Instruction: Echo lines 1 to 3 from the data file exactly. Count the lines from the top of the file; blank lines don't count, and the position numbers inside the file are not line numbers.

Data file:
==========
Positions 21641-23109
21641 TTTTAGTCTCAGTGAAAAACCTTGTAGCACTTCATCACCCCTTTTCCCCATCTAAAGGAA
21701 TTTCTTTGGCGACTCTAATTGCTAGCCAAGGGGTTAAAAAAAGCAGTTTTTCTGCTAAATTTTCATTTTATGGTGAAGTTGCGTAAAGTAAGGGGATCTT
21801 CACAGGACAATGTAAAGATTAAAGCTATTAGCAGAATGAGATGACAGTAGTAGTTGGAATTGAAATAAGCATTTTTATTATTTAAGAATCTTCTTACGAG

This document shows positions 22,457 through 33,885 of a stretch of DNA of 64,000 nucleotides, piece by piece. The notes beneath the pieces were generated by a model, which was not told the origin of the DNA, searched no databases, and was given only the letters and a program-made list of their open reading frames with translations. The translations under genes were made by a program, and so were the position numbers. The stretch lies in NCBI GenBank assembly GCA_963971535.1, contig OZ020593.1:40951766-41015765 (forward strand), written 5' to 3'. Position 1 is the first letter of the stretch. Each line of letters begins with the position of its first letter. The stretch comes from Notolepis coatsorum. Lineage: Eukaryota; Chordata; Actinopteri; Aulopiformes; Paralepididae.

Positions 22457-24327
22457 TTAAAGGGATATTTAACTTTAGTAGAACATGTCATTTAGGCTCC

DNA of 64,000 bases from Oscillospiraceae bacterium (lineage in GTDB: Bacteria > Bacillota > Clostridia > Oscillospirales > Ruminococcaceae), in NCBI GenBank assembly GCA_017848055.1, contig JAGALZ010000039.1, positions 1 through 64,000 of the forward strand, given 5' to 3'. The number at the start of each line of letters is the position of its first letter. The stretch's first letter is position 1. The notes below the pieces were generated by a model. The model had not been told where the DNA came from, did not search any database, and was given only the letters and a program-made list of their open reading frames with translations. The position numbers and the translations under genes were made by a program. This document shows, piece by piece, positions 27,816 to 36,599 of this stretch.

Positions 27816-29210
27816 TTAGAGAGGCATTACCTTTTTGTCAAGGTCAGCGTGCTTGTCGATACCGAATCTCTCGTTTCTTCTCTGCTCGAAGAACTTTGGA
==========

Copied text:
Positions 21641-23109
21641 TTTTAGTCTCAGTGAAAAACCTTGTAGCACTTCATCACCCCTTTTCCCCATCTAAAGGAA
21701 TTTCTTTGGCGACTCTAATTGCTAGCCAAGGGGTTAAAAAAAGCAGTTTTTCTGCTAAATTTTCATTTTATGGTGAAGTTGCGTAAAGTAAGGGGATCTT